Is it all hype or are organically produced foods really better for our health? The question can’t be answered with a simple yes or no. But maybe with a little more information, you can make an informed decision that is best for your family.
What exactly does the term organic mean? According to the U.S. Department of Agriculture’s National Organic Program, the term “organic agriculture” refers to a production system “that promotes and enhances biodiversity, biological cycles and soil biological activity.” Growers who farm under organic standards use fewer and generally less toxic pesticides. Their management practices are designed to “restore, maintain and enhance ecological harmony.” To be able to label a product as certified organic, the grower must go through a three-year certification process.
Keep in mind, however, that many growers practice sustainable growing methods but do not seek certification for one reason or another. Does that mean their non-certified product is inferior to the organic product? Of course not. It just means that with an organic certification, the consumer knows some of the basics in the grower’s production system. With conventionally grown crops, the consumer doesn’t know how that food was treated before reaching the grocery shelves. Organic agriculture does tell us something about the way fruits and vegetables are grown. And what it tells us are good things, such as the product was grown in healthy soil with a minimal amount of chemicals. If that’s important to you, then you should feel comfortable supporting that type of system. But the fact is the conventional product that you don’t know anything about could be on the same level. It could be every bit as good as the organic food, or it could be inferior or superior. There’s just not enough information to be able to make a conclusive decision standing in the grocery aisle.
When it comes to our health, it never comes down to a single decision about whether to buy organic or conventional. It really comes down to dozens of daily decisions about what we eat, how much we eat, where it comes from, and how it combines with a whole host of other factors. Focusing on getting more natural whole foods into the diet rather than processed foods will make a bigger difference in one’s health than whether that whole food is organic or conventional. Organic and conventionally produced whole foods are a vast improvement over processed foods, whether they are labeled organic or not.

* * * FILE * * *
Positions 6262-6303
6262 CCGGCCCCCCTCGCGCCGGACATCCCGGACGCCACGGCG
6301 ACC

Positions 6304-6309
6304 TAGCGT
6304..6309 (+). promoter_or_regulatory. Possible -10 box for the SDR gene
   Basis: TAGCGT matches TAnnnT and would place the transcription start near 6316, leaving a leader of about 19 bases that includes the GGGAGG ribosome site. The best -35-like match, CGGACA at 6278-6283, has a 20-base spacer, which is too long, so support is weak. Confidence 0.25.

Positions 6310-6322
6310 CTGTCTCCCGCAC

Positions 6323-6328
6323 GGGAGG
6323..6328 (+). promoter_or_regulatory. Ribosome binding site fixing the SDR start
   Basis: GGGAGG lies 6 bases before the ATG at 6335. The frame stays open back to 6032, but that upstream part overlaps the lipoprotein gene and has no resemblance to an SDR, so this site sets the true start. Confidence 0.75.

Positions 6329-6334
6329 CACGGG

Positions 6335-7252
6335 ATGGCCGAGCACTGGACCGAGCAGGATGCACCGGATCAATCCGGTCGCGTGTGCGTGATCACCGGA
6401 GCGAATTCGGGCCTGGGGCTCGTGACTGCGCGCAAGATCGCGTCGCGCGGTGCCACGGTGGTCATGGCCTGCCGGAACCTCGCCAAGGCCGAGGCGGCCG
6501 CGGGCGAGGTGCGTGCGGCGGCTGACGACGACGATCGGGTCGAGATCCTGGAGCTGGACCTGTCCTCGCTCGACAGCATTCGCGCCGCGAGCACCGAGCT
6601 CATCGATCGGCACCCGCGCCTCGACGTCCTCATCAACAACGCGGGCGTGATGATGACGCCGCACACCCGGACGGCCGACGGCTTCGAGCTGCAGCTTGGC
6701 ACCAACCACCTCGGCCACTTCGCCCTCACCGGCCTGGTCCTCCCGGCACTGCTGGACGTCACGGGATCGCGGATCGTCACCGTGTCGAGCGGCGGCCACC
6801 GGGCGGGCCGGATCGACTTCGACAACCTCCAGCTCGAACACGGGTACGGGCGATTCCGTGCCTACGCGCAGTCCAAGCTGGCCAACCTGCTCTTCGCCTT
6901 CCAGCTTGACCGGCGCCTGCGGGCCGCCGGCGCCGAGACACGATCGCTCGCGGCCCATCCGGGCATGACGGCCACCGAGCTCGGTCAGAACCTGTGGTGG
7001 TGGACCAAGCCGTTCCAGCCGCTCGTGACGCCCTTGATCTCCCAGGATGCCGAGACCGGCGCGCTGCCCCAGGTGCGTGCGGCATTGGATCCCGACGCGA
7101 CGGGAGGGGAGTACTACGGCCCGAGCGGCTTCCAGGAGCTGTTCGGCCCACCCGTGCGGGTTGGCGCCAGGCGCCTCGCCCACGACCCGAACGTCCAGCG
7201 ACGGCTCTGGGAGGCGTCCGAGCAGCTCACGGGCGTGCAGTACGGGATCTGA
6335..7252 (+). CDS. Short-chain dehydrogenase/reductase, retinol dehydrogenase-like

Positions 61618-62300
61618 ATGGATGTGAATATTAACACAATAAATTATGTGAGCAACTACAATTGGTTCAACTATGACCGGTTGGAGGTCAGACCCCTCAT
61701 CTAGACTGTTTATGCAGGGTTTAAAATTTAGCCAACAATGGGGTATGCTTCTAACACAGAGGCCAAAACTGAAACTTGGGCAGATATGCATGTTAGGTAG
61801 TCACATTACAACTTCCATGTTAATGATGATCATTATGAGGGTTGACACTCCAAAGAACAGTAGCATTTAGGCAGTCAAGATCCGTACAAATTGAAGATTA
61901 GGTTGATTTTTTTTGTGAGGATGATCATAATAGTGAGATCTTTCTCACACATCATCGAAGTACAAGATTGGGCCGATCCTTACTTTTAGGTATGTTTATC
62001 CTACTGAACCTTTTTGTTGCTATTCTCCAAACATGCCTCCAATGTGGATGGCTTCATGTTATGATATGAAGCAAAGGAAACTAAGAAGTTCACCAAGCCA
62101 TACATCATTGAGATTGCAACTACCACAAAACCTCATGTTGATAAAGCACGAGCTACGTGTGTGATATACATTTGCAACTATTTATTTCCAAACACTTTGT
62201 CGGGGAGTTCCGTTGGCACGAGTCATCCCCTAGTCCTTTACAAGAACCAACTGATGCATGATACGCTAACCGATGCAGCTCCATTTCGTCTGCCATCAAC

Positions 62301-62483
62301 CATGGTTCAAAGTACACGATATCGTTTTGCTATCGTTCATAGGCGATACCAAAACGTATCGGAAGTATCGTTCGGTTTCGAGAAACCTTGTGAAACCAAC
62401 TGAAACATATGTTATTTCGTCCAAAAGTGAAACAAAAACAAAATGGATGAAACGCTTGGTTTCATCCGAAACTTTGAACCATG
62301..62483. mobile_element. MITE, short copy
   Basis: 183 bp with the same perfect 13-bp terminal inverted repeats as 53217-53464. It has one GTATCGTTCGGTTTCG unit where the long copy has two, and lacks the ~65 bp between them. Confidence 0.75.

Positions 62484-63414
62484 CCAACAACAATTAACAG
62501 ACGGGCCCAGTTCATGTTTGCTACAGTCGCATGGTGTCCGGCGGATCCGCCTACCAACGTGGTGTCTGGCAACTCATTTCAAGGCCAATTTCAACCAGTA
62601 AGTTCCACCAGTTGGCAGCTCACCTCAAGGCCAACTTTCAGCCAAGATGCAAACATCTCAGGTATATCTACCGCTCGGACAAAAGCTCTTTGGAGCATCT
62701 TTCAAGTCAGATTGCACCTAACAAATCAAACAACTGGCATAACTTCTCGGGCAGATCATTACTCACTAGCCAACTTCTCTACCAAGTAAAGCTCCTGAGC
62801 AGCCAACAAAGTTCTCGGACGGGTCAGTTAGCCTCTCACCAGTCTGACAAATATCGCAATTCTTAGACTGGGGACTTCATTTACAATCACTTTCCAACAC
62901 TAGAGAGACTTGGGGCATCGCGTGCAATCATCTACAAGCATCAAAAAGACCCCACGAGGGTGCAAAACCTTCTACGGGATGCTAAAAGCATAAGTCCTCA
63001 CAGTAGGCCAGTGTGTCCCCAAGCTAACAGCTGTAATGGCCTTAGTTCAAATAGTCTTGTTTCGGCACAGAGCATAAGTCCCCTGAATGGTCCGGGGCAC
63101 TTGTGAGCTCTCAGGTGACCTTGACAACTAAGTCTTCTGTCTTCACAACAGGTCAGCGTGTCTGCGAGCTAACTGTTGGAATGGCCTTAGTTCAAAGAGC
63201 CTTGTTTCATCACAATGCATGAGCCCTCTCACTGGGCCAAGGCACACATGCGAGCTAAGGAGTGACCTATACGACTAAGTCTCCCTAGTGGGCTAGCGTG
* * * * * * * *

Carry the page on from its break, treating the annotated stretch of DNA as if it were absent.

But what about the health of the planet? Isn’t organic better for the environment? There is no doubt that a well-run organic operation is based on environmental stewardship. A core requirement of an organic system is that farmers have to maintain or improve the natural resource base. They have to be conscious of soil and water quality and biodiversity on and off the farm. But here’s the other side of the coin. How much is an organic food system worth when its products are shipped vast distances to the consumer? There are definitely environmental drawbacks associated with the energy consumption and other factors relative to transportation that weigh against the organic choice. In that case, locally raised food, whether conventional or organic, may trump food from other regions. And a whole food diet, based on the freshest, least processed foods, goes hand-in-hand with choosing local food sources.
It all comes down to assessing what is important to you. Is it pesticides? Then, organic might be the answer, but you shouldn’t automatically assume conventionally produced food was heavily treated or retains significant residues. Is it the environment? Does good stewardship of the land 1,500 miles away balance the energy consumed to get that food to you? Is there one simple answer? No. You must make your choice based on your own belief system and your own needs. Either choice, when part of a whole-foods diet, can be a valid one for the health of your family.